As if to prove that every story has a botanical link – if you look hard/close enough – how about this cheese-based revelation? For many years the formation of the holes that are found within certain Swiss cheeses – such as Emmental and Appenzeller – has been attributed solely to the CO2-producing activities of bacteria (now known to be Propionibacterium freudenreichii).
However, recognising that those trademark holes became much smaller when the milk used in cheese’s manufacture was extracted using ‘modern’ methods, and no doubt concerned about the cheeses losing some of their distinctiveness (and USPs?), producers and retailers were understandably perplexed. What is it about modern milk extraction that affects the holes so markedly?
Apparently, it’s down to the fact that there’s no contact with the atmosphere when milk is removed directly from the cow’s teats into a collecting vessel in modern-day machine-milking *. Which contrasts markedly with the traditional hand-milking of cows wherein the milk is accumulated in an open-topped bucket. This allows for particles of hay to settle in the milk, and it’s these that provide the nucleation sites for the CO2 bubbles that subsequently give rise to the holes.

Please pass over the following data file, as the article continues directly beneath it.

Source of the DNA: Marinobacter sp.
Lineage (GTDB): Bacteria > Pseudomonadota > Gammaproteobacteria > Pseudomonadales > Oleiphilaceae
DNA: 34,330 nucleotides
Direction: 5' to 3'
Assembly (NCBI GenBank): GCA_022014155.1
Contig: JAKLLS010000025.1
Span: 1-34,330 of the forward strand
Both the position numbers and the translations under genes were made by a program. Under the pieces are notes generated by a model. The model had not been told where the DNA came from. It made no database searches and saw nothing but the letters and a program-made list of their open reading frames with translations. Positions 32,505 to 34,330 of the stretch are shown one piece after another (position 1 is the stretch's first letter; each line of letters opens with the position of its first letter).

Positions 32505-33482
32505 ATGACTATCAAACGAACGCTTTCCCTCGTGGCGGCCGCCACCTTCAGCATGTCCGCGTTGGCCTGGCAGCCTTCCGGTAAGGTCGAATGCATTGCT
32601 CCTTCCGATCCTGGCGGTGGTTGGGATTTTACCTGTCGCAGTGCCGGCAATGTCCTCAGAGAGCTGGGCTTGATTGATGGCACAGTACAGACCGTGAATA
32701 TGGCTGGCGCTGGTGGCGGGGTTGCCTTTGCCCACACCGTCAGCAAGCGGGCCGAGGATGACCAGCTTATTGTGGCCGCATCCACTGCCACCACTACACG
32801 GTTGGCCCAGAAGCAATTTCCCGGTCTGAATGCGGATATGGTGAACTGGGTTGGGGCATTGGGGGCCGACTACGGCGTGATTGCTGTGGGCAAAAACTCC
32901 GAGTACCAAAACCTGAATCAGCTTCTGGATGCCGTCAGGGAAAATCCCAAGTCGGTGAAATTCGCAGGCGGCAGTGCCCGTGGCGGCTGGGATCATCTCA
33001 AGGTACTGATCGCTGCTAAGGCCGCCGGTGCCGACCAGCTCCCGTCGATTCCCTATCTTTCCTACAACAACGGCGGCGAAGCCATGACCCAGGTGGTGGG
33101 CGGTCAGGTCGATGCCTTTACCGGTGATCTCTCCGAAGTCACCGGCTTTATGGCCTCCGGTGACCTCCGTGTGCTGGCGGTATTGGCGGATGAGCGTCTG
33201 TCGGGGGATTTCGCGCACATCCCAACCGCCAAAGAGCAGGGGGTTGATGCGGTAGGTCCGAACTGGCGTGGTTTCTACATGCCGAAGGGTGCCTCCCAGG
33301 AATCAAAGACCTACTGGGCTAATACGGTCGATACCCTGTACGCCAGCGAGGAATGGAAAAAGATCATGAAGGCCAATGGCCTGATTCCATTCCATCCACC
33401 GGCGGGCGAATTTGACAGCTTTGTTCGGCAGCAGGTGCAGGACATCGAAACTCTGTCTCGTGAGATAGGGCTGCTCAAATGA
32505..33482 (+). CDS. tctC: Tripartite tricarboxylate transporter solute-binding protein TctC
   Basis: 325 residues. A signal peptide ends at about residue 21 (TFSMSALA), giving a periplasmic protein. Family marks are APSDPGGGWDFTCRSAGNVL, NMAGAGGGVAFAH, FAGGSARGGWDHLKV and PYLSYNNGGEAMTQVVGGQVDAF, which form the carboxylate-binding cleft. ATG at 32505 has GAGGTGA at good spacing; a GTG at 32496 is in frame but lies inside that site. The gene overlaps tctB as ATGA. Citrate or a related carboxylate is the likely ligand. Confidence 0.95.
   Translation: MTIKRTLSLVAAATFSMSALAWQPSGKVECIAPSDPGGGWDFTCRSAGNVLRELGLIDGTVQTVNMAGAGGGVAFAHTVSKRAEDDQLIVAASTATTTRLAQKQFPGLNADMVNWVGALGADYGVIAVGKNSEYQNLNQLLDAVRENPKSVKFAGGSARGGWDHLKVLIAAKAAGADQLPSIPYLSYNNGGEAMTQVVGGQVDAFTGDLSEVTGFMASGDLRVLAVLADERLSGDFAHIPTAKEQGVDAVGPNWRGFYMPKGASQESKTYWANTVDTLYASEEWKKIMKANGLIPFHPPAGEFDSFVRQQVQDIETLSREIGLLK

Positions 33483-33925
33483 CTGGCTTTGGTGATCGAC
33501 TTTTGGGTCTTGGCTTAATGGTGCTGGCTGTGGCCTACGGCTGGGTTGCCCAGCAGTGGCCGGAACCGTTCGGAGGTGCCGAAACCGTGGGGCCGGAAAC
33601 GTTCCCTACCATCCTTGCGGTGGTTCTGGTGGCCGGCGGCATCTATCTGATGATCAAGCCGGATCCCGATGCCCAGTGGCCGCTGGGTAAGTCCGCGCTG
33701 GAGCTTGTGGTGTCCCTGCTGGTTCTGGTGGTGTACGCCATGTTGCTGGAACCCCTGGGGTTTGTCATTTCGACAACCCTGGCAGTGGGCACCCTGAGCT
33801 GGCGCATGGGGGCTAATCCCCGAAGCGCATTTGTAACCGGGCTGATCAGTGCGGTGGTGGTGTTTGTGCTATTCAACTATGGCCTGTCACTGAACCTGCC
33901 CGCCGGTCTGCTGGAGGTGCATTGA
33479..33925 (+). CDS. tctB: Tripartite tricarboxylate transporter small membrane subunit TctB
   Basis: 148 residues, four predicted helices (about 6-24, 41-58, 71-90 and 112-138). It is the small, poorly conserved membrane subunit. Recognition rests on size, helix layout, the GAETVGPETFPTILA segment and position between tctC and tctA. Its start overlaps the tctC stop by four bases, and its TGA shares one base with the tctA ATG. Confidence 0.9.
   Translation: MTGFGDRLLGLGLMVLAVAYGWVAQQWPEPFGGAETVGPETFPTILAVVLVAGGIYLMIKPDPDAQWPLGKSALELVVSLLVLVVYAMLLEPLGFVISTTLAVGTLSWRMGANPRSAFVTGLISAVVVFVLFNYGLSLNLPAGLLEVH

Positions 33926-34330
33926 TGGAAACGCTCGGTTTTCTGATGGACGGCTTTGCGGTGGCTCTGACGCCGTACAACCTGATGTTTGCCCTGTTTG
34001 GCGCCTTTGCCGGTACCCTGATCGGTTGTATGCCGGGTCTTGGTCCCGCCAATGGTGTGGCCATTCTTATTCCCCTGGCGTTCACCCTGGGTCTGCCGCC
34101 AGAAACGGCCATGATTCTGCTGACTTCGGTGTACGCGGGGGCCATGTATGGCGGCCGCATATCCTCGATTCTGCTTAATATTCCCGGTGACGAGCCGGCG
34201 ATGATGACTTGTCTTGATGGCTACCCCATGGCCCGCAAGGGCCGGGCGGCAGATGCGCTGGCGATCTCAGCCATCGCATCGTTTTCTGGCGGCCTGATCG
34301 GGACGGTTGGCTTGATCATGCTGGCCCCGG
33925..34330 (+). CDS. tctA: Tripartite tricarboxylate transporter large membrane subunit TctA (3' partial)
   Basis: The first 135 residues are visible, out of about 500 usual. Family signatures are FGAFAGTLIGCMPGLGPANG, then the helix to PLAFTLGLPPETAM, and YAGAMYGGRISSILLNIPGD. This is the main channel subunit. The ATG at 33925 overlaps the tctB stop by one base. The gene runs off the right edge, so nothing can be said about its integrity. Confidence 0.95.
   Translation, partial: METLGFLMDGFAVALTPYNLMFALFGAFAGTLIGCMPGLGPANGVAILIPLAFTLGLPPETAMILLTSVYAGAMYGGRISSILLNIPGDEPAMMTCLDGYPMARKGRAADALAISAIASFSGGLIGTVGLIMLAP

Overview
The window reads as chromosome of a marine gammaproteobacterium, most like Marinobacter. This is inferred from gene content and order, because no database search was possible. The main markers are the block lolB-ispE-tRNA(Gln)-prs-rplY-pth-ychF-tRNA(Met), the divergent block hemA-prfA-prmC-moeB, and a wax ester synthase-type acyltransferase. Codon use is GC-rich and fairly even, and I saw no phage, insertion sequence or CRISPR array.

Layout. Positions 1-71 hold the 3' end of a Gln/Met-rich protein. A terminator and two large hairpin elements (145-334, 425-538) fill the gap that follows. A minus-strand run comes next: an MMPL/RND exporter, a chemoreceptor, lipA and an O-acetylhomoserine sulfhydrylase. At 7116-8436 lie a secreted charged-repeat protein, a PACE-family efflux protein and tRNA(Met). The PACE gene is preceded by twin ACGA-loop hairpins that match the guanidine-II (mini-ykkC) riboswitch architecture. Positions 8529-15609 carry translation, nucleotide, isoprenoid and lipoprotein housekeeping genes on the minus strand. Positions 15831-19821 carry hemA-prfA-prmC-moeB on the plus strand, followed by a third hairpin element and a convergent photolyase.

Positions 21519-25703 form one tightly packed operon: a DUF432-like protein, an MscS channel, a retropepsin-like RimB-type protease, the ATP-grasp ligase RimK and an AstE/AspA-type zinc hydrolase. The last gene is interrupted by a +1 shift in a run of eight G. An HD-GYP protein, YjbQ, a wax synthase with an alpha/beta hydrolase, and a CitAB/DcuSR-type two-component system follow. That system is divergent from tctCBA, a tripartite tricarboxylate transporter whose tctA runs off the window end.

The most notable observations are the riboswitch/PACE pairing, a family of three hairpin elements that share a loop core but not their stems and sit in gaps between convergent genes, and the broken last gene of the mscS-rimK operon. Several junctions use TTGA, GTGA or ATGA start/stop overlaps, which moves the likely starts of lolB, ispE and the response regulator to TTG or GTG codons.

And what is hay?
Hay is ‘grass, legumes or other herbaceous plants that have been cut, dried, and stored for use as animal fodder, particularly for grazing livestock such as cattle, horses, goats, and sheep’. So now it seems that the ‘holey of holies’ of cheese mysteries has been solved. Blessed indeed are the cheese-makers. What other cheese myths (botanically based ones, please!) are there to be busted?
* This study was undertaken by members of the Agroscope Institute for Food Sciences and the Swiss Federal Laboratories for Materials Science and Technology.[As a confirmed fromagophile, this is a… er… grate (sic intentional) cheese story… – Ed.]